Monthly Archives: March 2014

Erin Go Pizza


More than 20 years ago, we visited Ireland with infant son for a 2 week trip. A week in Dublin, then rent a car and drive the coast south and then west. It was enchanting, just like Ireland is supposed to be. But the food sucks. After 8 days of oatmeal, badly cooked eggs and overcooked meat, we hit Cork mad with hunger. That evening, we sat in our B&B and with one voice said, “Pizza.” The die was cast.

I ran downstairs and asked the nice lady is there was a pizza place in Cork. She looked as though I’d asked if the sun rose in the East. “Well, sure there ’tis,” she said, sounding just like the plucky Irish maid in a John Ford movie. “But you’ll have to pick it up. They do’t deliver.” She then gave me intricate directions, involving crossing the River Lee by a bridge and by what church to watch for before the left turn. I was pretty sure I could remember it. Besides, I’d driven in Houston and Chicago and L.A.. How hard could it be?

Always remember that terrible phrase. Anytime you ask yourself, ‘How hard could it be?’ be aware you’ve stepped into deep doo-doo, as a former president said. I ran to the rental car and took off just as the sun set and darkness began to cover Cork City.

Cork, is an medieval town, its streets and roadways apparently designed by inmates of The Home for the Hopelessly Confused. The streets twist and turn for no apparent reason, following some ancient cow path, I suppose. And the river itself winds through the  city like a grouchy snake, entailing many, many bridges crossing the River Lee. Following the B&B lady’s directions as best I remembered, I discovered that the twisty roads crossed one bridge, only to lead to another bridge and another twisty road. And it was dark and I had no map. And in Cork, as in all of Ireland, there are many, many churches by which you can use to mark a left turn.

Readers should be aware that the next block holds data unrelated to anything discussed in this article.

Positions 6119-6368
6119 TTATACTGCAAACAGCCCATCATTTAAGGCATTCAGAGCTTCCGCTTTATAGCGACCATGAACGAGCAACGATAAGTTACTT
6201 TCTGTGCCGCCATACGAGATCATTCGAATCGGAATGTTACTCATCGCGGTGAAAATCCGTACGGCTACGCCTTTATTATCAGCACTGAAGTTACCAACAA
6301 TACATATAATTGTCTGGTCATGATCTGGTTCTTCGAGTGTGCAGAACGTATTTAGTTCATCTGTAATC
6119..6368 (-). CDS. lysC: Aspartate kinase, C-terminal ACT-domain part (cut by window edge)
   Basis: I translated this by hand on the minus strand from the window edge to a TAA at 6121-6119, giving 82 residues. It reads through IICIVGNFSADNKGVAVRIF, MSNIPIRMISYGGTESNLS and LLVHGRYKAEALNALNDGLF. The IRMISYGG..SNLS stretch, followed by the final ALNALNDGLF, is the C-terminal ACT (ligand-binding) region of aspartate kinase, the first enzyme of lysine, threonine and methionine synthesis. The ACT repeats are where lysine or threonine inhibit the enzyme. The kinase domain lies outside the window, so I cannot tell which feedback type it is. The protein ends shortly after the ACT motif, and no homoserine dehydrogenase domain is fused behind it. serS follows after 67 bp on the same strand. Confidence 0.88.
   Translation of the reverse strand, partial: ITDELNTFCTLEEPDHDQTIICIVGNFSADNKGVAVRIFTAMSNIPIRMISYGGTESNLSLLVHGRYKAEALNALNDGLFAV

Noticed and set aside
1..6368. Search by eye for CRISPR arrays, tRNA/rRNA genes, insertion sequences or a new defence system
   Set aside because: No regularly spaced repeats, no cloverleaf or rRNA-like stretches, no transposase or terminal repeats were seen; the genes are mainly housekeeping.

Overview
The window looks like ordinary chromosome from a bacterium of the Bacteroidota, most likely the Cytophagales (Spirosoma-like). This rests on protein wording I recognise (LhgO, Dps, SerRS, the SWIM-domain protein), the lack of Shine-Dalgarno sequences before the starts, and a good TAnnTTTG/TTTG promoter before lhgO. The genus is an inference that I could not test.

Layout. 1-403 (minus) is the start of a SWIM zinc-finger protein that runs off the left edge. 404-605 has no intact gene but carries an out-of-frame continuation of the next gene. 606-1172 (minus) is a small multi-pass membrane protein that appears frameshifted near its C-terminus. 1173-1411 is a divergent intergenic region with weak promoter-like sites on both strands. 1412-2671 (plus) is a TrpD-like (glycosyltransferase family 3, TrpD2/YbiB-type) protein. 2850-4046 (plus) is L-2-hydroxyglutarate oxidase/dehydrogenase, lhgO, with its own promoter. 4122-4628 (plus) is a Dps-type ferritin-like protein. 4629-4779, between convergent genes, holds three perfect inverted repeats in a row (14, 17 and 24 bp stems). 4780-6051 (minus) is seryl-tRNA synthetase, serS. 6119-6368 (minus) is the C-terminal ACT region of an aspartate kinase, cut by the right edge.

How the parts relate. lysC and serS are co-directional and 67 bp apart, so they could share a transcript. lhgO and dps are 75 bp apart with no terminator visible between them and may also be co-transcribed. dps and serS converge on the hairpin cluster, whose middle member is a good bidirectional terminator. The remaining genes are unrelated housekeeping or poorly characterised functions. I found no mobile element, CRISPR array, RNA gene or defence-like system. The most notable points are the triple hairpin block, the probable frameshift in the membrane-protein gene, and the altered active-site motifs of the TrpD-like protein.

It was late and growing later. I thought I might be driving in circles through this godawful city for eternity, while my wife and child slowly starved. After an hour and my my 8th or 10th bridge crossing, I came into the town center and, saints be praised, saw it, a small building with the word ‘PIZZA’ above it and a line of young people standing in line. I joined them, smelling the lovely smell of dough baking and tomato sauce. I waited my turn and bought an extra large with pepperoni, no anchovies. I jumped in the car and raced back to the inn. I was greeted like a king.

The pizza was cold, the dough tough and soggy at the same time. It was the worst pizza I’ve had in my life. And it was delicious. We had a few days more of Irish breakfasts and pub food ahead and that was all right. I had gone into the night and found pizza. I never felt more American.

Happy St. Patrick’s Day to you all.



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Remembering the Alamo

Alamo Tejanos

At dawn on this day, 178 years ago, the Mexican army broke through the walls of the Alamo, killing the 180 to 200 of the Texian defenders. It was a quick & brutal end to a 13-day siege that went became a worldwide standard for sacrifice & honor.